Try a Google search on library censorship. When I was growing up it was all about Arthur Miller and Peyton Place.

Beall’s blog and his list are two different things. Surely you can see this.

Ah, you’re equating blacklisting (of the type we’re discussing here) with censorship. They’re somewhat related, but not the same thing. Calling out a publisher’s business practices as predatory is not the same thing as censorship.

As for Beall’s blog and his list: they are one and the same. Go to http://scholarlyoa.com and look at it: it’s a blog–published on the same platform as the Scholarly Kitchen–and the content of that blog is his list. (He may have another blog as well, but what we’ve been discussing here is both a list and a blog.)

My point is that (at least in my ancient generation) librarians have a reputation for trying to impose sanctimonious standards on their community. When I studied Beall’s writings, blog and list I concluded that this is what he is doing. For example, he is lumping dishonest publishers, who cheat authors, with vanity publishers, while the latter is a legitimate business. He is also targeting startup publishers and low budget publishers.

The difference between a blog and a blacklist seems obvious to me.

My point is that (at least in my ancient generation) librarians have a reputation for trying to impose sanctimonious standards on their community.

So now we’ve slid from the “repugnant history” of “blacklists by librarians” to librarians having a “reputation for trying to impose sanctimonious standards on their community.” The latter isn’t quite as inflammatory an accusation, but I’d still appreciate a concrete example of what you’re talking about. (And this time, please don’t respond by giving me the assignment to come up with your examples for you. That’s not how intellectually honest discourse works. If you accuse a group of people of doing something bad, coming up with supporting evidence is your job, not theirs.)

I am not accusing anyone of anything, Rick. I am merely reporting an iconic reputation that was common when I was young. Do you dispute this report? Mind you this was a time of social revolution, or at least we thought so at the time.

Nor do I see a slide. The point is that librarians should not be telling us who is good and who is bad, as Beall is.

I am not accusing anyone of anything, Rick. I am merely reporting an iconic reputation that was common when I was young.

Sorry, but that’s not true. Your exact words were “Blacklists by librarians have a repugnant history.” That is a straight-up accusation that my profession has a history of doing something repugnant. Feel free to retract that statement if you’d like, or to substantiate it, but denying that it’s what you said won’t wash.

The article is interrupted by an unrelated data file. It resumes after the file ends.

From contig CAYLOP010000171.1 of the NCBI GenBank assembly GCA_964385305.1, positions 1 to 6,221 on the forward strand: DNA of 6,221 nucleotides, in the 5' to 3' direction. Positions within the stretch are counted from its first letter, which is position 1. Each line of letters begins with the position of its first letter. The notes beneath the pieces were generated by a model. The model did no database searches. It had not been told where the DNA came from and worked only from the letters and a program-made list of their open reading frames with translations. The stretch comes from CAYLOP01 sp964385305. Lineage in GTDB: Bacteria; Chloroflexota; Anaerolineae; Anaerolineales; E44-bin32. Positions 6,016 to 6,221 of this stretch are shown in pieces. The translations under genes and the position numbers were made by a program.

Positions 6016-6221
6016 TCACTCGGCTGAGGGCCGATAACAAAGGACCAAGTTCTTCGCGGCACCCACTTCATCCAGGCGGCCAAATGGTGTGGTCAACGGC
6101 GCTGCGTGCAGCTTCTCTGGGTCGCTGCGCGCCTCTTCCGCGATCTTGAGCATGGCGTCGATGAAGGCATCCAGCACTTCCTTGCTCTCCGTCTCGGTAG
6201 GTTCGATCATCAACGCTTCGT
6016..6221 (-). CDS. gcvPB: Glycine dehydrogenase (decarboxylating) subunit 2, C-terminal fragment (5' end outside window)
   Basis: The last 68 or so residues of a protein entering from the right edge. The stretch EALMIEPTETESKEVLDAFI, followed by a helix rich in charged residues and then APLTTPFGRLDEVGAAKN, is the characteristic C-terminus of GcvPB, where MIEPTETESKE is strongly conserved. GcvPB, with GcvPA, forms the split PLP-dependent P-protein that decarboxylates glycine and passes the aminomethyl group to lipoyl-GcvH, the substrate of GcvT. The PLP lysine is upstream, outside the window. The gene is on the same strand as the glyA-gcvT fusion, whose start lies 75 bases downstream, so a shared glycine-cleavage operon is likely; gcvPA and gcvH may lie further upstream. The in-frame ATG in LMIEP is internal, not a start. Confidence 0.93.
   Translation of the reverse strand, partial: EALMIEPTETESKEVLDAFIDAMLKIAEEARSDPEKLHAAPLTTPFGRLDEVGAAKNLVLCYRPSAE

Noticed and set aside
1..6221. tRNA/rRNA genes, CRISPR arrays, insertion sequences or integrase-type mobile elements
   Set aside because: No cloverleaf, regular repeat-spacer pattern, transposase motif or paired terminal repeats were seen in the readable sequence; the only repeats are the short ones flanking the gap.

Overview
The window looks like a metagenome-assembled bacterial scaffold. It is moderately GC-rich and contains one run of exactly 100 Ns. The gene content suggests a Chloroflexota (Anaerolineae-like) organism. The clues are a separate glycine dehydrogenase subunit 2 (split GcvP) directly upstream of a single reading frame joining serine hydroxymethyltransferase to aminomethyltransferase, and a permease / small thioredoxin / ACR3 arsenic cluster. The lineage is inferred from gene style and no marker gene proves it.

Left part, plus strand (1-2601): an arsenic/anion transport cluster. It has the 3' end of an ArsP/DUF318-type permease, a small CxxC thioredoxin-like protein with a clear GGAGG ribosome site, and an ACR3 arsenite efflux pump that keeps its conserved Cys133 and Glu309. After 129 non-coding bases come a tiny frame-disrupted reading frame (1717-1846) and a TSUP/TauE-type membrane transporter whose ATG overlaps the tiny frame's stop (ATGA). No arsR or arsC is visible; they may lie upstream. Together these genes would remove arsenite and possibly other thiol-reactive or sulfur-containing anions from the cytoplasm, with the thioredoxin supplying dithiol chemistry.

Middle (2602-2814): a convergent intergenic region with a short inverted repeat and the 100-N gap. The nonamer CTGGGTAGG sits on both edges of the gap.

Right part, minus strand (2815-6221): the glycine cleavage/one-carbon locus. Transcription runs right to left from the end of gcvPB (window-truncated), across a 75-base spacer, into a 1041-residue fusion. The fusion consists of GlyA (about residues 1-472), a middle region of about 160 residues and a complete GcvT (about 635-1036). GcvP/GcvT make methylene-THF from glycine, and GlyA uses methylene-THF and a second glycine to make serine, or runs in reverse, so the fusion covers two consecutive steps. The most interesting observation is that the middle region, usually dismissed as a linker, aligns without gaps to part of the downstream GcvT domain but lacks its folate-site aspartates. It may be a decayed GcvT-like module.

Good point Rick. If I change it from repugnant history to repugnant reputation, will that do? I do not personally know that the reputation was earned and suspect it was not. Social movements are like that, demonization-wise.

I want ask some questions to Lars Bjørnshauge
I have some questions about the new approach of DOAJ for the evaluation of journals. 2nd version of the ‘best practice’ has been introduced in July 2015. Along with the need for more detail was a call for more transparency, added Bjørnshauge (http://sparc.arl.org/blog/doaj-introduces-new-standards). Yes transparency is the main demand during evaluation. Beall completely failed in this area. Now the way DOAJ is operating, I fear that it is also going to fail. Many people complained that Beall was completely subjective during evaluation. I fear that DOAJ is also going in the same direction. I got many forwarded message from OA publishers, where DOAJ rejected an application as: “Your journal has been suggested for inclusion in DOAJ (Directory of Open Access Journals) and I have recently evaluated it.
I’m writing to notice you that I have had to reject your journal, this since it does not adhere to DOAJs best practice. https://doaj.org/bestpractice

Where is the transparency? Nothing. The mail does not hint anything about the weakness of the journal. The mail does not give any suggestion. It is self-contradiction of DOAJ’s own policy as mentioned here: https://doaj.org/publishers#rejected. I suspect DOAJ is just matching the name of the publisher from Beall’s list. If the name is is present in Beall’s list, it is just rejecting it with such subjective evaluation result. More is expected from DOAJ. Please don’t repeat the mistakes of Beall.

I’ve been offering detailed criticism and statistical analysis of Beall’s list of “publishers,” but my stuff doesn’t appear in LJ. (For the record, I regard SciELO and Redalyc as first-rate platforms.)

Last year, the then-head of CAPES, Jorge Almeida Guimarães, published an article in a predatory journal published by the so-called Canadian Center of Science and Education, a publisher known for easy acceptance and included on my list. The article is here: http://www.ccsenet.org/journal/index.php/jsd/article/view/37902